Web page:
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Just starting to study the Azure framework.

Just say you create a row in the Table storage.

You then create a Bob in the Blob storage,

Is there some way you can correlate what you just added to the Table with the Blob you just created?

Or anytime you have related entries you must use SQL Azure?

That would be disappointing as say you wanted to store some Video in a blob, but had some row in an SQL Azure table that you wanted to link to the Blob.

Since you cannot have this link you must store your video in SQL Azure somehow?

Thanks

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up vote 2 down vote accepted

You can store unique filename of file stored in blob into azure table row. Storing full video/binary content in Azure table or SQL azure table is not recommended as retrival will become bit slower and SQL azure is bit expensive compared to blob.

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Is that the same if I want to have some correlation to a SQL Azure table row to an Azure table? – TheWommies Apr 10 '12 at 3:40
    
yes, it is same – bhavesh lad Apr 11 '12 at 5:08

As long as you choose your blob filename carefully, you should just be able to reference that filename in your Azure table. However, be careful how you name it. It is very tempting to jump in with a timestamp based name and reference that in the table. However, using Azure you are obviously using a scalable solution that can end up highly parallel.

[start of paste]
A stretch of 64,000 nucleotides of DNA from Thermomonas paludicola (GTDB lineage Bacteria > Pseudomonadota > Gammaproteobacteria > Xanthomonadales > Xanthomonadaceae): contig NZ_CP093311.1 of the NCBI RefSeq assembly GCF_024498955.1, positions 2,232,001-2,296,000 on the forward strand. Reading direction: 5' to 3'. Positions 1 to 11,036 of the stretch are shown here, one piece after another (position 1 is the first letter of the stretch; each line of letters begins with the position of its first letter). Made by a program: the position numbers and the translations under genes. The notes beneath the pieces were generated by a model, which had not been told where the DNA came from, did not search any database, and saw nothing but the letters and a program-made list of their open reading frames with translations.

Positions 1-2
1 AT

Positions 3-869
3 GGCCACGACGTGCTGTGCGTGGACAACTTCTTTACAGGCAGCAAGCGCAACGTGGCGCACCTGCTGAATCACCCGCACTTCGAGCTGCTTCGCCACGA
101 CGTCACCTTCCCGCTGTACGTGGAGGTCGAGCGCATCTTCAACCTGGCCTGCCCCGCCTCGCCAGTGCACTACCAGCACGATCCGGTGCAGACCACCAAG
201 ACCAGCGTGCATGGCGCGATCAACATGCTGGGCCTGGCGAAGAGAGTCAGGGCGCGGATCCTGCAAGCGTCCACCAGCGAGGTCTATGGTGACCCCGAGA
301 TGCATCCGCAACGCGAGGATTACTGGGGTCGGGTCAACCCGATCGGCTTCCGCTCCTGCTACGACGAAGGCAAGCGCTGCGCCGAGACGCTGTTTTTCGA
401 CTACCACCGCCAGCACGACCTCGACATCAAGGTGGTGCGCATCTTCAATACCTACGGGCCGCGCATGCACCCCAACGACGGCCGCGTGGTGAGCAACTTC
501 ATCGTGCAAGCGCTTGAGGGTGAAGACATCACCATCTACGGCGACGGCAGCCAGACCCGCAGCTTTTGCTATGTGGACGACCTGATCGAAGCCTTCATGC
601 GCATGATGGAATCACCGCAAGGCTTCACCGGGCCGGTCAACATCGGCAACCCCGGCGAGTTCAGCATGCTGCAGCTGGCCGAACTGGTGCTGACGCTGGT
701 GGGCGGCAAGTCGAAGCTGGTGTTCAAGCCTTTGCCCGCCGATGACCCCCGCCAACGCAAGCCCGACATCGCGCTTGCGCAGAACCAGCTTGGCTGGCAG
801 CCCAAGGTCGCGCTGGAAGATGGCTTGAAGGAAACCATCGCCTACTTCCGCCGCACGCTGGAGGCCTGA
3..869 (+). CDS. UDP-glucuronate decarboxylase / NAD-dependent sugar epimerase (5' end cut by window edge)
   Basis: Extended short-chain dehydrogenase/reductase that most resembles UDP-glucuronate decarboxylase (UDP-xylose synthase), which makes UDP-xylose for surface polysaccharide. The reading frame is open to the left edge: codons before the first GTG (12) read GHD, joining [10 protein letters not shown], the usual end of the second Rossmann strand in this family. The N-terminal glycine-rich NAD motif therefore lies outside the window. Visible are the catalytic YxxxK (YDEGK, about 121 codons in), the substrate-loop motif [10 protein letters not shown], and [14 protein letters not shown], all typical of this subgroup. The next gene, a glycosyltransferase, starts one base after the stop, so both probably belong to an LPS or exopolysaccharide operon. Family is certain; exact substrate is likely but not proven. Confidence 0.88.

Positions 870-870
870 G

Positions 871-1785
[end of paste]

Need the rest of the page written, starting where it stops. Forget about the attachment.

Use a GUID for the filename to guarantee uniqueness. Or if you want to be able to more easily browse the storage based on when the items were added, perhaps choose a date format YYYYMMDDHHMMSS with a GUID suffixed to it.

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It is perfectly possible and done many times, I personally implemented such an architecture for one of the projects I worked on.

I used Blob Name as Partition Key and Blob Container Name as Row Key for the entity I write to Table.

You can also do it other way around and choose Blob Container Name as PK and Blob Name as RK. Then you may want to consider the partitions in your table not getting too big and cause some perf issues down the road if your blob containers get too crowded.

There is one thing you need to explicitly handle though, Blob Name s and Blob Container Name s have different naming constraints then Table Partition Keys and Table Row keys, so you need to Sanitize the Blob Name and Blob Container Name and before using them as PK and RK and writing the entity to table or reading the entity from the table.

Here is how you can Sanitize Blob Name s and Blob Container Name s to be used as Table Keys:

public static readonly Regex DisallowedCharsInTableKeys = new Regex(@"[\#%/?\u0000-\u001F\u007F-\u009F]");

string sanitizedKey = DisallowedCharsInTableKeys.Replace(BlobName, disallowedCharReplacement);

At this stage you may also want to prefix the sanitized key (Partition Key or Row Key) with the hash of the original key (ie. Blob Name) to avoid false collisions of different invalid keys having the same sanitized value.

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Azure supports associating metadata with the blobs. Metadata is essentially just name-value pairs. The following video might be useful: http://www.bestechvideos.com/2009/04/15/mix09-windows-azure-storage

So instead of associating the table with the blob, you might want to do the other way round by using metadata.

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